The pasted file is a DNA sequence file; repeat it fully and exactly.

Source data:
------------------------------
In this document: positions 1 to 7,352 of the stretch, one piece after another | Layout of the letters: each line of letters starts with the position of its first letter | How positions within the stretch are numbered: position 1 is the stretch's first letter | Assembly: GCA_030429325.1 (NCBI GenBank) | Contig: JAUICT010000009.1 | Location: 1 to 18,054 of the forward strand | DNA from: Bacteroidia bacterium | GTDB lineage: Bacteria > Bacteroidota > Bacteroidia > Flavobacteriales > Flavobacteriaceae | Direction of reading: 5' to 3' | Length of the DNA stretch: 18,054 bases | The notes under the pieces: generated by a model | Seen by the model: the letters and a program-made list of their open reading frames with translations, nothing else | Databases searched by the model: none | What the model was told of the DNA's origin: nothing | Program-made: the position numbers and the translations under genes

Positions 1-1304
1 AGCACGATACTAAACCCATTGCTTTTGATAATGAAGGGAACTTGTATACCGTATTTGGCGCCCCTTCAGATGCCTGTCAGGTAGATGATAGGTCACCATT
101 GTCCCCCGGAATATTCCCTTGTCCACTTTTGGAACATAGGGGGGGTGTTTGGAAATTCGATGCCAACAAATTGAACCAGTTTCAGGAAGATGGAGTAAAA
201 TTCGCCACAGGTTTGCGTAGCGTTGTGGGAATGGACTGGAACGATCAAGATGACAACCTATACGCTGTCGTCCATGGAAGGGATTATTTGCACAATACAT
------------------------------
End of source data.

In this document: positions 1 to 7,352 of the stretch, one piece after another | Layout of the letters: each line of letters starts with the position of its first letter | How positions within the stretch are numbered: position 1 is the stretch's first letter | Assembly: GCA_030429325.1 (NCBI GenBank) | Contig: JAUICT010000009.1 | Location: 1 to 18,054 of the forward strand | DNA from: Bacteroidia bacterium | GTDB lineage: Bacteria > Bacteroidota > Bacteroidia > Flavobacteriales > Flavobacteriaceae | Direction of reading: 5' to 3' | Length of the DNA stretch: 18,054 bases | The notes under the pieces: generated by a model | Seen by the model: the letters and a program-made list of their open reading frames with translations, nothing else | Databases searched by the model: none | What the model was told of the DNA's origin: nothing | Program-made: the position numbers and the translations under genes

Positions 1-1304
1 AGCACGATACTAAACCCATTGCTTTTGATAATGAAGGGAACTTGTATACCGTATTTGGCGCCCCTTCAGATGCCTGTCAGGTAGATGATAGGTCACCATT
101 GTCCCCCGGAATATTCCCTTGTCCACTTTTGGAACATAGGGGGGGTGTTTGGAAATTCGATGCCAACAAATTGAACCAGTTTCAGGAAGATGGAGTAAAA
201 TTCGCCACAGGTTTGCGTAGCGTTGTGGGAATGGACTGGAACGATCAAGATGACAACCTATACGCTGTCGTCCATGGAAGGGATTATTTGCACAATACAT